3 Minute Read

| How it Works

The PI Loop Control terminal profile can be used for a wide range of applications. Using an input to reset or modulate an output. Some examples below cover the basics of the Proportional side of the PI Loop Controller. The integral means if time keeps going by and the input is not receding to its Target then the output will slowly modulate more to bring the input signal down.  


The examples below cover the Proportional aspect of the PI Loop only to conceptualize what will occur. The integral portion will turn up the output if the input does not respond to the output for some time. 

Single Target


Modulating Target


Zero Error at Midpoint


| Wiring

Analog Input 

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Thermistor/ Temperature Input 

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| Configuration

The Proportional/ Integral controller is highly configurable and can be used in numerous applications for modulating an output or providing setpoint resets. As soon as you pair your SmartNode as a PI controller you will be faced with some options to correctly configure the physical characteristics of your application.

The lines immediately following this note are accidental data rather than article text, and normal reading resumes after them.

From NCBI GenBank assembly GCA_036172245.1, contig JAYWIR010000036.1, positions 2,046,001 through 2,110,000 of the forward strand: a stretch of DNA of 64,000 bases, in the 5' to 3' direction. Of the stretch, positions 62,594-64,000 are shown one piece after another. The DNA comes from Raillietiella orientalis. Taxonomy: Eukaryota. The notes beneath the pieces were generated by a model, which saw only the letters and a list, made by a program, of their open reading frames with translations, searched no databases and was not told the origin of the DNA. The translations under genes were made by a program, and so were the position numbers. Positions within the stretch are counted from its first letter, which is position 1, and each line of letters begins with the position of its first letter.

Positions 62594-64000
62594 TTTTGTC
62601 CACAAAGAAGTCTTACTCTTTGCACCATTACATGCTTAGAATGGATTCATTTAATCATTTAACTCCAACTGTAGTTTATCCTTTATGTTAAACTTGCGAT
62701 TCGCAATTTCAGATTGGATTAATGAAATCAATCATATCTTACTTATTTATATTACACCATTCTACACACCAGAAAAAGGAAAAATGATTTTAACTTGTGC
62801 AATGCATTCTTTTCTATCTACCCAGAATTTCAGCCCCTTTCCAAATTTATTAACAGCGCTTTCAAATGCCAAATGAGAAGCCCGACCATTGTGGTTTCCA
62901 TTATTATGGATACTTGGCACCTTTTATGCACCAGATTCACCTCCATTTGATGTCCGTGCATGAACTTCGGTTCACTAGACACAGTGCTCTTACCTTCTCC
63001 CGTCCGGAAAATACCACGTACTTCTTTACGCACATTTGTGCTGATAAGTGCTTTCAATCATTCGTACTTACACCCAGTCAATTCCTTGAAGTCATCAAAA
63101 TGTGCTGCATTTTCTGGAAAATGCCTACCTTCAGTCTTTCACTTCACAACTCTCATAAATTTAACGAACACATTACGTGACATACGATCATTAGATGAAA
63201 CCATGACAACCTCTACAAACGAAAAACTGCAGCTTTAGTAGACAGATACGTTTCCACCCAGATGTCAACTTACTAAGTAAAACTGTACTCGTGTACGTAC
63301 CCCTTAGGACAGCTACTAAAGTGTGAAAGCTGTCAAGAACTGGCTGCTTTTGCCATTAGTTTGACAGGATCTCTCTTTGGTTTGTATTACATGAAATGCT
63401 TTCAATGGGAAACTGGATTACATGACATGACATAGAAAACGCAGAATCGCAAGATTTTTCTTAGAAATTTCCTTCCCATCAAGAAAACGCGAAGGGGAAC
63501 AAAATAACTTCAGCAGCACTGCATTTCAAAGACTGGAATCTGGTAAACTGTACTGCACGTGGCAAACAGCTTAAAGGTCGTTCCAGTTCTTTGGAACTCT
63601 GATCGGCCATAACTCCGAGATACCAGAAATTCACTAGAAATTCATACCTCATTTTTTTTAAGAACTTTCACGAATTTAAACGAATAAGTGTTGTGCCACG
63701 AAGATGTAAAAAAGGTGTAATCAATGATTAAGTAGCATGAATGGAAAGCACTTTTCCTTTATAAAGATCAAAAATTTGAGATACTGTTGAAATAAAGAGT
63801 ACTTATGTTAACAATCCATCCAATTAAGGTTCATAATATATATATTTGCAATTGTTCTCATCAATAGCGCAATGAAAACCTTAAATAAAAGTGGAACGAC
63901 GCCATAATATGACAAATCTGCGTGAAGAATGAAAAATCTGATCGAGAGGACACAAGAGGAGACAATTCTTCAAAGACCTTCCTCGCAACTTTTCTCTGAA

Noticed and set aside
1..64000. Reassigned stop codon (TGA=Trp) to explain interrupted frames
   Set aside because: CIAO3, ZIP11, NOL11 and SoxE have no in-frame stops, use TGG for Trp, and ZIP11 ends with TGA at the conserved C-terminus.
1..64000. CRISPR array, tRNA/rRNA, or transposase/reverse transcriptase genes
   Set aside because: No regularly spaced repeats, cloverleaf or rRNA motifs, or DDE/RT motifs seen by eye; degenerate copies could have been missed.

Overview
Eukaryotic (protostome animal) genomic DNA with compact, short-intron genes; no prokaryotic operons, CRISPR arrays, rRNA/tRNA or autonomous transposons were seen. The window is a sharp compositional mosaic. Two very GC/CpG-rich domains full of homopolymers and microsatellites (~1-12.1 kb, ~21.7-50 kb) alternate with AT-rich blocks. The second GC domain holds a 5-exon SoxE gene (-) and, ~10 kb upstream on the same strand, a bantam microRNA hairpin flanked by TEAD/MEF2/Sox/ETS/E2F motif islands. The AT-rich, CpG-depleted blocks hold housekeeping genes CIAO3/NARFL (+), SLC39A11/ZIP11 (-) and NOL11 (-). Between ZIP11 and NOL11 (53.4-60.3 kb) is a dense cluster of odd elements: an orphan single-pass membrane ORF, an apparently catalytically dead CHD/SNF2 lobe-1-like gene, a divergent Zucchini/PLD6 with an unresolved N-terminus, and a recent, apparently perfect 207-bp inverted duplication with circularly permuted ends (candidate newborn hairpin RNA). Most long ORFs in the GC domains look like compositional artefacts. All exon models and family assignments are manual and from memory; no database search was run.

Analog-in1 Input Sensor - Select the option for what type of Analog sensor you are using, choose a generic 0-10Vdc if your sensor option does not exist, or choose Not Used if you plan to use a temperature sensor. 

TH-in1 Input Sensor -Thermistor input sensor option. If you are using a 10K Type II thermistor to read temperature and modulate and output, choose the option. 

Use Analog-in2 for dynamic Setpoint -If your setpoint is not meant to be static and can change based on the output of another device. You can enable this so that your Target value is no longer used and the value coming in Analog 2 will be used as the Target value. 

Analog-in2 Input Sensor - Select the type of sensor option that will be used for setting your dynamic Target value. If your specific device type does not exist you can always use the Generic 0-10Vdc option. 

Target Value -Your target value is your set point. Set this value to the desired target value. (e.g) pressure target value maybe 0.5"w.c.)

Expected Error Range -The expected error range  + your Target Value that you will reach maximum output. 

Analog-out1 at Min Output -The minimum output on AO1. If you are at or below the setpoint than your output will be at this value. 

Analog-out1 at Max Output -The maximum output on AO1 if you are at or above Target Value + Expected Error Range. If you are above your maximum expected error range then your AO1 will go to this value. 

Expected Zero Error at Midpoint -Instead of using only additive logic you can go +/- for your Expected Error range. (E.g. Your target value is 5Vdc and your expected error range is 2Vdc. with this option disabled at 7Vdc, you will be at your max output, and at 4Vdc you will be at your minimum output. With this option enabled now at 7Vdc you will be at Max output and 4Vdc your output will be 2.5Vdc.) 






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